Florida ranks as the third most populous state. With the travel and tourism industry contributing more than $95 billion in 2019, one can see why the Sunshine State offers a huge upside to the market for ride-sharing companies. The central part of Florida is home to some of the largest tourist destinations in the world – from world-renowned theme parks to Kennedy Space Center and the World Equestrian Center, in Ocala, a city in north central Florida, is the officially designated world’s horse capital.
And while rideshare apps like Lyft or Uber (which are known in the legal world as Transportation Network Companies have become quite popular, many people jump into these conveniences without considering what may happen should the rideshare car become involved in an accident while they are a passenger in the vehicle. The reality is that handling a rideshare accident can be a bit tricky as there are special regulations/rules regarding the way in which these vehicles are insured. If you have been involved in an accident while in a rideshare, contact an experienced Ocala rideshare accident attorney to learn about your rights as a passenger or the rideshare driver.
Who May Be Injured in an Ocala Rideshare Accident?
Rideshare accident injuries happen in three primary ways:
- The rideshare vehicle’s paying passenger(s) is/are injured in the accident
- The rideshare driver is injured while –
- Picking Up
- Dropping Off Passengers
- Another vehicle’s occupant was injured when colliding with a rideshare vehicle
Determining Liability in a Rideshare Accident
To receive compensation when involved in any car accident, one must determine who is liable or whose negligence/reckless choices led to the accident and injuries to the victim. If the driver of the rideshare car was the cause of the collision and you became injured, the driver could be held accountable for compensating you for your damages.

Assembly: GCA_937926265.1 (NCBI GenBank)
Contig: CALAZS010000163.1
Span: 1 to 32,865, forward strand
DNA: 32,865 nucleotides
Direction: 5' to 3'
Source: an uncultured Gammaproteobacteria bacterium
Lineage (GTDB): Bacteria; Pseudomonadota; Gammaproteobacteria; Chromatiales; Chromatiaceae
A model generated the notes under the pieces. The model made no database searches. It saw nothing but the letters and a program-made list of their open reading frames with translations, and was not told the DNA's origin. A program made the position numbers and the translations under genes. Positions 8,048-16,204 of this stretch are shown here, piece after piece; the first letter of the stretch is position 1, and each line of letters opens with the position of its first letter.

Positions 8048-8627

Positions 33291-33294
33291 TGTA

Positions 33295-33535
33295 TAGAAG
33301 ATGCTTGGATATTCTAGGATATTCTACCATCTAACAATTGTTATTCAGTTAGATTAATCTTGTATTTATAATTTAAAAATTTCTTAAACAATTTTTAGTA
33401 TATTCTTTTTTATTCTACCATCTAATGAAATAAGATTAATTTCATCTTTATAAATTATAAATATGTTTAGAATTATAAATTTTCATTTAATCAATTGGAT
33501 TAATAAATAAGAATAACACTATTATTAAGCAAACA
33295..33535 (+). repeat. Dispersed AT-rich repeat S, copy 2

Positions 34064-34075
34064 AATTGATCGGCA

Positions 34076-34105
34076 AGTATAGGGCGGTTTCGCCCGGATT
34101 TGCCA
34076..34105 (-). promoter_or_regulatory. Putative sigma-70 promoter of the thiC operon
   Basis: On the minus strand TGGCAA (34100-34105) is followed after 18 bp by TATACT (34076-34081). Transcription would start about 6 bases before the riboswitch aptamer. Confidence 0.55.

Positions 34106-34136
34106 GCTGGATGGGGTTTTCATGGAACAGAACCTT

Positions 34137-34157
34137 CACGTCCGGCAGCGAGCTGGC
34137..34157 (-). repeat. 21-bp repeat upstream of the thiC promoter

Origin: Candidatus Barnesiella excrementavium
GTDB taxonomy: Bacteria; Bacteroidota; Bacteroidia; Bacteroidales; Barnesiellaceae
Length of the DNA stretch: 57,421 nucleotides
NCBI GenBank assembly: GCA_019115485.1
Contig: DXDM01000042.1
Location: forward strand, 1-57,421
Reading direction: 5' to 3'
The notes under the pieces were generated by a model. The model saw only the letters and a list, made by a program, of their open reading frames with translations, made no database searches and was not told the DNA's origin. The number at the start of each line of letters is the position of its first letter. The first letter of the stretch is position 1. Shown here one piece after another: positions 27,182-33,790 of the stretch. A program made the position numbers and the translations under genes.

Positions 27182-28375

However, when a Lyft or Uber employee causes an accident, things become a bit tricky and complicated in terms of legal liability. This is because, while rideshare drivers drive for money, technically, they are not employees of the rideshare company but independent contractors – an entirely different class or type of worker. The IRS has stringent rules regarding tax implications for independent contractors. However, an independent contractor’s status complicates how an insurance company may view vehicle use.
While a rideshare driver may have a comprehensive personal automobile insurance policy, its coverage likely excludes the insured’s actions while working as a professional for a rideshare company. Of course, the rideshare driver could hold a commercial policy or an endorsement for their rideshare work to an existing policy – which would be the only exceptions to this concern.
Rideshare Companies Do Provide Insurance Coverage to Protect Drivers
While the rideshare company provides drivers coverage while working, it varies and becomes challenging to determine how the coverage applies. The coverage also varies and is contingent upon what the driver was doing when the accident occurred.
And, if the driver has not logged into the ride share’s proprietary app, the coverage does not apply. Once logged in, rideshare drivers are given higher coverage limits, although Florida’s Uber/Lyft Bill requires drivers to carry insurance coverage over and above the state’s current minimum standards.